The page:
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Freeing the San Antonio Four

Photo: Michael Barajas, License: N/A

Michael Barajas

Anna Vasquez planned on attending nursing school when she was arrested at age 19; Cassandra "Cassie" Rivera was raising two young children when arrested at age 19; Elizabeth Ramirez was 20 years old and pregnant when arrested; Kristie Mayhuh, arrested at age 21, was studying to become a veterinarian.


Doctor Nancy Kellogg thought she saw Satan's hand in the unspeakable crimes described by the two young girls. Aged 7 and 9, the pair described in alarming detail a weeklong visit to their aunt's small West Side apartment in the summer of 1994 that devolved into a sadistic, orgy-like nightmare. They described their aunt, Elizabeth Ramirez, with red wild eyes grabbing the girls and forcing them into her bedroom. There Ramirez had three friends — Kristie Mayhugh, Cassandra Rivera, and Anna Vasquez — waiting topless. The women proceeded to hold the girls down by their wrists and ankles, repeatedly raping them with various small objects. The girls spoke of syringes, vials of white powder, guns, and possibly a knife.

Kellogg, a widely respected child abuse expert and local pediatrician, examined the girls, deciding "this could be Satanic-related," according to her exam notes. Based on her research and experience in the field, Kellogg later testified, "If there is a female perpetrator and there's more than one perpetrator involved, there is a concern for [Satanic abuse]." And yet, remarkably, Kellogg couldn't remember if she'd personally seen such a case.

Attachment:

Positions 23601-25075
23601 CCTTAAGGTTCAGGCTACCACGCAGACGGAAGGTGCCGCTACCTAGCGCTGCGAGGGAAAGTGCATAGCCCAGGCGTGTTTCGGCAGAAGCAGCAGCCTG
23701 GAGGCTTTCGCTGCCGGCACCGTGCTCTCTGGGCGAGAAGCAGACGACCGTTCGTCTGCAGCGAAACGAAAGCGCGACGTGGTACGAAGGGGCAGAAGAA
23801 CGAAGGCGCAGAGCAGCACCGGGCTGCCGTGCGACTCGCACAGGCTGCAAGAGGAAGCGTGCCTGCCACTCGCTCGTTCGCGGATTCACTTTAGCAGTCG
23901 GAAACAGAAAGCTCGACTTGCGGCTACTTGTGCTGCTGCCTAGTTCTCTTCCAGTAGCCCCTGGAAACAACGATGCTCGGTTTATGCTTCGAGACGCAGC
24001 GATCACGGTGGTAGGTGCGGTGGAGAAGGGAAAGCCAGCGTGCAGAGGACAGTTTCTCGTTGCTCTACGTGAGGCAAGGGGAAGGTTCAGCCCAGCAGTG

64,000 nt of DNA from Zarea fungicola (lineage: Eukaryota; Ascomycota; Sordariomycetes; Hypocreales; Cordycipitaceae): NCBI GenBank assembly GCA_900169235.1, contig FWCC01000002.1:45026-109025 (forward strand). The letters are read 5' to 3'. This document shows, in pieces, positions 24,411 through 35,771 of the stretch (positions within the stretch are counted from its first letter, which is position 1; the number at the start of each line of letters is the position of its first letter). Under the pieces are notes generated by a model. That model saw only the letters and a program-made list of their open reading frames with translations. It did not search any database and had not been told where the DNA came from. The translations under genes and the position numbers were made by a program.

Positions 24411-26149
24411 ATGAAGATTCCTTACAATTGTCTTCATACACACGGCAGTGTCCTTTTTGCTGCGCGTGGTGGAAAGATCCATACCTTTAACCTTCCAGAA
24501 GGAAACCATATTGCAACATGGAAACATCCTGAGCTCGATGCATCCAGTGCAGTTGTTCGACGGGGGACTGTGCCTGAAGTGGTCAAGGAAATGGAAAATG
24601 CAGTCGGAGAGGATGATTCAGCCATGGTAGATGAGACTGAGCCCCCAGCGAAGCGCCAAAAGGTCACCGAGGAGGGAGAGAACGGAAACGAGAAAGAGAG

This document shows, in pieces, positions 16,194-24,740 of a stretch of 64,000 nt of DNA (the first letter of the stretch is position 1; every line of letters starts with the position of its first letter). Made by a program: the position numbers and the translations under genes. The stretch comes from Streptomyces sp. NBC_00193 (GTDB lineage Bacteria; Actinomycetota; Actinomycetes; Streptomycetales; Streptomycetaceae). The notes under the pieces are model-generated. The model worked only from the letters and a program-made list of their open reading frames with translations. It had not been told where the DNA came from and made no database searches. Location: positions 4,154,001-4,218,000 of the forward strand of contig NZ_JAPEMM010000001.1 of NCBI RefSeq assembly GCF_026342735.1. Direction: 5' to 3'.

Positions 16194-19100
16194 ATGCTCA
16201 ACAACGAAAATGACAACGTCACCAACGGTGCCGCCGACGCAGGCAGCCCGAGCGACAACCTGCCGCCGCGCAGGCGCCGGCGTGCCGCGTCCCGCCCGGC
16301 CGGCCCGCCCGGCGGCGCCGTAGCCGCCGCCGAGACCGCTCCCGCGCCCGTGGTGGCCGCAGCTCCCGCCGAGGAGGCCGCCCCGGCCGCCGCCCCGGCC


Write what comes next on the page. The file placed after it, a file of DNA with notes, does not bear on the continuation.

A judge ruled against putting Kellogg's Satan talk before the jury, but then-prosecutor Philip Kazen was free to make his own allusions, arguing in Ramirez's 1997 trial, "[T]he evidence is going to show that young woman over there held a nine-year-old girl up as a sacrificial lamb to her friends. … We're going to ask you to believe a nine-year-old little girl who was sacrificed on the altar of lust."

Before Kellogg ever heard the accusations and examined the girls, rumors of such ritual Satanic abuse around the country had been debunked as a contemporary witch hunt, a mass hysteria that fueled false accusations, imprisoned innocents, and destroyed lives. But it wasn't just the Devil that Kellogg saw. According to a review of the medical literature and child sex-abuse experts who spoke with the Current, Kellogg introduced dubious medical findings before the jury as evidence the girls had been violated, relying on forensics flawed both now and at the time of trial.

Lawyers with the Innocence Project of Texas, which took on the case two years ago, say one of the two child victims, now an adult, recanted this summer, bolstering the women's claims of innocence. The now young woman claims that as a child her father coerced and coached her into making false allegations against her aunt and three friends.

"I can say that these four women were convicted and falsely imprisoned for a crime they were completely innocent of," insisted Dallas lawyer Mike Ware, the women's attorney with Innocence Project. Before taking the case, Ware headed Dallas County's District Attorneys office's conviction integrity unit and was responsible for getting the wrongly convicted out of prison. "This is a crime that never even occurred," Ware said. "What the system has done to these women is horrible."

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